Perhaps you're more familiar with her nom de plume. Back when Haxton began writing, she based her first book on two of her aunts. When it was ready to wing its way into the world, she didn't want her relatives to be recognized. Ellen Douglas, the author, and A Family's Affairs, the book, were both "born" in 1962. The book won a Houghton Mifflin Fellowship. Several other novels followed, in addition to essays and other nonfiction. Her novel Apostles of Light was nominated for a National Book Award. In 2000, she received the American Academy of Arts and Letters Award in Literature, and in 2008, a Lifetime Achievement Award from the Mississippi Institute of Arts and Letters.
Haxton hobnobbed with some of the literary giants of Mississippi: Shelby Foote, Walker Percy, Eudora Welty, Charles Bell. She was well acquainted with newspaperman Hodding Carter, too. In their own small way, the Haxtons both tried to stave off the insanity of some Mississippians' response to the Civil Rights Movement. Josephine held meetings in her home and ignored color boundaries. Her husband Kenneth advocated school integration. The two stayed in Greenville and raised a family. These influences consistently appeared in Haxton's books.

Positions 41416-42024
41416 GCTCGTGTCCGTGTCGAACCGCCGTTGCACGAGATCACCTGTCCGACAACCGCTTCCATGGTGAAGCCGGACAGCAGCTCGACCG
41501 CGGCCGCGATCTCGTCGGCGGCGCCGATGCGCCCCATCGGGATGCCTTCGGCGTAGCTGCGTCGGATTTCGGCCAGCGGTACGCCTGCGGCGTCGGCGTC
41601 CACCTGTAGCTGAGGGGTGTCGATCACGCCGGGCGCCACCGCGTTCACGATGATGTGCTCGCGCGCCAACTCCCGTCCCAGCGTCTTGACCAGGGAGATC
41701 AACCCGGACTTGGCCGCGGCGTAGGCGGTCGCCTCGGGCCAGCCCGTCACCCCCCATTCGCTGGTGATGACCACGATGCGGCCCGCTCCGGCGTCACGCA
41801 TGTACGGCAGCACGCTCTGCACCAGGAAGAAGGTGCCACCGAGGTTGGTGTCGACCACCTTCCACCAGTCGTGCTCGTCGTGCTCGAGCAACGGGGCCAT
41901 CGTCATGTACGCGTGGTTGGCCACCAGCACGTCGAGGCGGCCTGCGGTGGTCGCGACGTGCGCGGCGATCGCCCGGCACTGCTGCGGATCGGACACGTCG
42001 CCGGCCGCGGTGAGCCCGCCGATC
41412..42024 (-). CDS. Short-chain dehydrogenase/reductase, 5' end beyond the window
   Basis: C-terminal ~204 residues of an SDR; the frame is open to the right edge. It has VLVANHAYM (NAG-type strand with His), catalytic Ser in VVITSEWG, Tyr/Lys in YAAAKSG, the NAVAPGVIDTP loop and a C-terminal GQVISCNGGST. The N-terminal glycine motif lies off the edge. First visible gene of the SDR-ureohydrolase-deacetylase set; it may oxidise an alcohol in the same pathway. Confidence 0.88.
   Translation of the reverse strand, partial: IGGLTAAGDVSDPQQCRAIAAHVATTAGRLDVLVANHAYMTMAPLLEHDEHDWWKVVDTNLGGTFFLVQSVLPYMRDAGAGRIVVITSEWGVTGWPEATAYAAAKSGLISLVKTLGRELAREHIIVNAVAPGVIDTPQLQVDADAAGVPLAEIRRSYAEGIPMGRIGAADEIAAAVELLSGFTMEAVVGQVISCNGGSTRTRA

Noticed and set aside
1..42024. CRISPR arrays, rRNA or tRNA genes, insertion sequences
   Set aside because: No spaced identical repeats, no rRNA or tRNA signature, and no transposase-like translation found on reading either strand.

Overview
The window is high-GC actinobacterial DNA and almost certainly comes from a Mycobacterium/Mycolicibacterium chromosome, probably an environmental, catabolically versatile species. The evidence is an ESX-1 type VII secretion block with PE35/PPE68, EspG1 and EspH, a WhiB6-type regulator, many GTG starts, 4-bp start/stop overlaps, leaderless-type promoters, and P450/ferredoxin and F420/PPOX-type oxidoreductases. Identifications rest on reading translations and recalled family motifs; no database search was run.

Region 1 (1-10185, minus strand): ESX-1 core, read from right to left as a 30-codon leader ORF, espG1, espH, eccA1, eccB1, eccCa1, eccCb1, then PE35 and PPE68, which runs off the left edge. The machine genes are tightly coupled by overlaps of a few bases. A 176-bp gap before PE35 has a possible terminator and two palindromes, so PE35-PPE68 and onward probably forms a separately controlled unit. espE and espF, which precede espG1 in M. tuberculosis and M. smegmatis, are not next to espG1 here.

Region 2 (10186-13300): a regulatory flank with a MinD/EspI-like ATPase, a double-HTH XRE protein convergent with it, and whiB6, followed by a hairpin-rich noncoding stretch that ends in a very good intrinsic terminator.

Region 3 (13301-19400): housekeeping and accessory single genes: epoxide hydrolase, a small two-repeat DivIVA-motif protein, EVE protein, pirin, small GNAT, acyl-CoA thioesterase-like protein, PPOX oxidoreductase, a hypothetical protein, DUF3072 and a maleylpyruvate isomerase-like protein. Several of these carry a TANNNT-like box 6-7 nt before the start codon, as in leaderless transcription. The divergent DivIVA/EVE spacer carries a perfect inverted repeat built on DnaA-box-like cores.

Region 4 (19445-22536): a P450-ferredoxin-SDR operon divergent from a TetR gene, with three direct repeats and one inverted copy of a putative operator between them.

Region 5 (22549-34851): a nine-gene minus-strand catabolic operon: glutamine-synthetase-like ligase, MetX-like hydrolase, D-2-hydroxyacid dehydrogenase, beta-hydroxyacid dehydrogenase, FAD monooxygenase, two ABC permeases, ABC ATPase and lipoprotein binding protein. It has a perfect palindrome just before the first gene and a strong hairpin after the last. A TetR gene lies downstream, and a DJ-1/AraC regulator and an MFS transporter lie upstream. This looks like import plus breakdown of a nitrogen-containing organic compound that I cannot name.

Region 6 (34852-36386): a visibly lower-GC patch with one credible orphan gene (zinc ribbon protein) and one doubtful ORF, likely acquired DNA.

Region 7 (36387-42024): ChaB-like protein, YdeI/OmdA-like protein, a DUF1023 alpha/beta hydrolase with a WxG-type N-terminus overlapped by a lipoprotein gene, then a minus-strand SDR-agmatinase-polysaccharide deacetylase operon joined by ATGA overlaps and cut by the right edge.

One of Haxton's hallmarks was her honest prose. She didn't sugar coat. She didn't shy away from hard truths. Haxton consistently confronted tensions in her home state with a sharp eye and ear for the people who live there. She saw the faults, the quirks, the human foibles within all of us-even ones we didn't know we possessed. She painted authentic pictures-of the awkward relationships between men and women; of the stumbling unions between blacks and whites; of what the South used to be and what it is becoming-that we recognized as and in ourselves.
In her last book, a collection of essays entitled Witnessing, Haxton had this to say:
I remember saying to a friend of mine, joking one day while we sat in the Greenville cemetery, the unlikely but beautiful spot where we often went to share a beer and look at the headstones, that my own epitaph should be, "She was always willing to take a small chance."I think she did better than that. Don't you?
Douglas, Ellen. Witnessing. Jackson, MS: University Press of Mississippi, 2004.
Inge, William, ed. The New Encyclopedia of Southern Culture, Volume 9: Literature. The University of North Carolina Press, 2008.